Thursday, 23 February 2012

Money Saver: Bone Stock

I'm going to start by apologizing. I haven't been on in a while. I haven't been feeling well for the past little while, spending my days in my chair in the corner, watching youtube videos of cats, Facebook creeping and skimming other peoples blogs. Nothing at all frugal, environmentally friendly (Does not driving anywhere count?) or really productive. But I'm feeling better now, so I'm hopping right back into this blog!

In a last year's post, I had mentioned our meat order from McDonald Farms. I loved, absolutely LOVED the meat. The lamb was the tastiest lamb I had ever had, the pork actually had a taste, while the beef was a little bit more wild than I or my husband was use to and so we have resorted to marinating it. But with our meat order comes not only meat. Got you curious yet? Well meat is attached to bones. And bones, to most people are to be thrown out or given to the dogs. You people though are missing out on a simple, easy, super tasty and money saving tid-bit by throwing them away. Bone stock people! You buy beef, vegetable or chicken stock from the store, when its basically 'free' when you make it at home.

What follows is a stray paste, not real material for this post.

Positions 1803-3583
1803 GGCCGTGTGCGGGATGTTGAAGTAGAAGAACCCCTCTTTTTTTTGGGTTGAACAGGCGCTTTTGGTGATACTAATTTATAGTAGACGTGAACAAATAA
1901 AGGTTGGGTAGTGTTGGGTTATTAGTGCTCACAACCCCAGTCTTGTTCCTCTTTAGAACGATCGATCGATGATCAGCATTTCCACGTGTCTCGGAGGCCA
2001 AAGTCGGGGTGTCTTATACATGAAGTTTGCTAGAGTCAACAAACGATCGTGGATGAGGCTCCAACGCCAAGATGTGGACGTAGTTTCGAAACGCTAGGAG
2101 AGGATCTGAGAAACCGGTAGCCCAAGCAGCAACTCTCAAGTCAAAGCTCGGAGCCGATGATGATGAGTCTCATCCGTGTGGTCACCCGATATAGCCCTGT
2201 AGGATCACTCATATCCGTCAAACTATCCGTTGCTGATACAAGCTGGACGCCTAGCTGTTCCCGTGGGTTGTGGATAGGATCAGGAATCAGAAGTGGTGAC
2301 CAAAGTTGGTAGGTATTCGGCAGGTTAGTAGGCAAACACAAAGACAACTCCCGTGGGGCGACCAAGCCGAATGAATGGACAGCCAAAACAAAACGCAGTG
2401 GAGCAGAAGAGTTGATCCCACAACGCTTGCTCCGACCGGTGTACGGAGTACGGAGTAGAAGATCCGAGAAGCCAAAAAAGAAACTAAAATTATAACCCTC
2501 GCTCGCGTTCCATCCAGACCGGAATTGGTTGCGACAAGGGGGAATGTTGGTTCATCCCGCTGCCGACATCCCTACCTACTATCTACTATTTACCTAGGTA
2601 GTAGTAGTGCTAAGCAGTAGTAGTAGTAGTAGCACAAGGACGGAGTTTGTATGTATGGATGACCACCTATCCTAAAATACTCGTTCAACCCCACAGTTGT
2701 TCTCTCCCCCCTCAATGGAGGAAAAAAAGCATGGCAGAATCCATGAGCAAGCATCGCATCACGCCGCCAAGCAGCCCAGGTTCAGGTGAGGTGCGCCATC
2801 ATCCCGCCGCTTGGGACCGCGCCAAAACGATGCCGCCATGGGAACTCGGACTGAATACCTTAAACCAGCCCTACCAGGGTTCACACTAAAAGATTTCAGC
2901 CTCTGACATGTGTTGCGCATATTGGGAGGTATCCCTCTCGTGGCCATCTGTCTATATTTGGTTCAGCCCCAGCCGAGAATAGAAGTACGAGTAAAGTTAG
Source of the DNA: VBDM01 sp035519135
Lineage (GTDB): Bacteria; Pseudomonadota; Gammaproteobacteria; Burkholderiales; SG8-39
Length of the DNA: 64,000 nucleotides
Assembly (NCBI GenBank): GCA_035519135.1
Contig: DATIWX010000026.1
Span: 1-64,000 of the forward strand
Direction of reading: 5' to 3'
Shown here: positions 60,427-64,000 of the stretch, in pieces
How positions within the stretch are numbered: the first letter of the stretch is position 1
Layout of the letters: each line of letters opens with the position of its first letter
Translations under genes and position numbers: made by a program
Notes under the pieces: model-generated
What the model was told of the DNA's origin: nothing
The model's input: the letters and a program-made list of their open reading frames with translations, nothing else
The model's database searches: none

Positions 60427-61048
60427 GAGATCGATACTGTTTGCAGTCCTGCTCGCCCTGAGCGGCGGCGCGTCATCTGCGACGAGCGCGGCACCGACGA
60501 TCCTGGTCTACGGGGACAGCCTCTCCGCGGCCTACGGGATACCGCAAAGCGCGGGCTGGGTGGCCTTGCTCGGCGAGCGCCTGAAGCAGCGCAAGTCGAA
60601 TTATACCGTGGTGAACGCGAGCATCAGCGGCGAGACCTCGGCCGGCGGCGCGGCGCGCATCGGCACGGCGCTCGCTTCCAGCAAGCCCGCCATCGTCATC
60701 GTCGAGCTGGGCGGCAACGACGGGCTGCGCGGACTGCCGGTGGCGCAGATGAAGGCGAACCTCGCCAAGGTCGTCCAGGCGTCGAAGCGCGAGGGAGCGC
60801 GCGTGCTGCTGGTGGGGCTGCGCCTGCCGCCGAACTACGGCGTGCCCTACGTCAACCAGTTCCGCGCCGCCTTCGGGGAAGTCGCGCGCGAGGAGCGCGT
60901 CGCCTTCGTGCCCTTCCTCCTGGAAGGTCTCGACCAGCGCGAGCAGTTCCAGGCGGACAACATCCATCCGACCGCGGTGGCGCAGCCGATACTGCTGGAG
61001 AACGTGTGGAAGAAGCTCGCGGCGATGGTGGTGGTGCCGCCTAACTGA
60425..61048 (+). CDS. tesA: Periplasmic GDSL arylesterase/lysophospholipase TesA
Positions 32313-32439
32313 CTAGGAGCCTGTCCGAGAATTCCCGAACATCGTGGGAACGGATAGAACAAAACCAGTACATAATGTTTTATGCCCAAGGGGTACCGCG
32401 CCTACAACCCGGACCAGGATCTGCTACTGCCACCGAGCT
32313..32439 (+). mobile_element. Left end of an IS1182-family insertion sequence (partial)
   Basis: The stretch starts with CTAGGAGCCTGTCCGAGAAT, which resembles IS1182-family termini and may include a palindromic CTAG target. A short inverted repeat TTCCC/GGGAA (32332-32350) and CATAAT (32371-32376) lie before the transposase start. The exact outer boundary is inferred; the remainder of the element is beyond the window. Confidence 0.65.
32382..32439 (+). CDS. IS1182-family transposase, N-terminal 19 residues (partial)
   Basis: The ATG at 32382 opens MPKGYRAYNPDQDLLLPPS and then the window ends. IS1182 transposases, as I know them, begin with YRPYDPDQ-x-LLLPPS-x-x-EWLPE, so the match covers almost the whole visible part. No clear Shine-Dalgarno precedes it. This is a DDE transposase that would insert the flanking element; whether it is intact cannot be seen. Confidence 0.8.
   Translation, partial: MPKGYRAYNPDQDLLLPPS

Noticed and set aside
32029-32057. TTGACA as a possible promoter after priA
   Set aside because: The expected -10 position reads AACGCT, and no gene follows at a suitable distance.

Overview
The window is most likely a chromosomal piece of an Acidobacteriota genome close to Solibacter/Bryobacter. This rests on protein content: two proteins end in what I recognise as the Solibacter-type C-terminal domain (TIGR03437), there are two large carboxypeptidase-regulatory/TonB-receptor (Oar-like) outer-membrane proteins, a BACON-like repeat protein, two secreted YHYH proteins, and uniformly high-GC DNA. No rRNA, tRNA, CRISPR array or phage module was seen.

After each meal, its my husbands job to clear the table (I slaved over making supper, so he clears the table as a thank-you), and I always remind him to save the bones. Pork chop bones, lamb shoulder bones, rack of lamb bones, etc, go in a ziploc bag that is in the freezer. After a couple of weeks, I have a good handful of bones, to which I put in a big pot of water, and boil it till I see fit. The result is a great stock that you can use in recipes such as roasted red pepper black bean soup (recipe to be posted!), pan steaming vegetables or making a gravy. You paid for the meat, got bones as leftovers, and water is pretty inexpensive where I live. The rough equivalent price of 6 cups of a simple broth or stock at the store is probably like $8.00 plus (depending on your brand). If I make this stock once a month, I'm saving almost $100 a year. Doesn't seem like much, but just think what you could do with that money. $100 worth of plants, which will provide you with food and extra money saving for example. If it seems like a bother and takes up too much time, you can put it on the stove before you go to bed, set you the stove element on low or put it all in a crock pot and wake up to a beautiful broth, to which you can put in jars and freeze till you need it. And you'll be happy to know what exactly everything that goes in it, and not playing the guessing game of what is this in the ingredients list.

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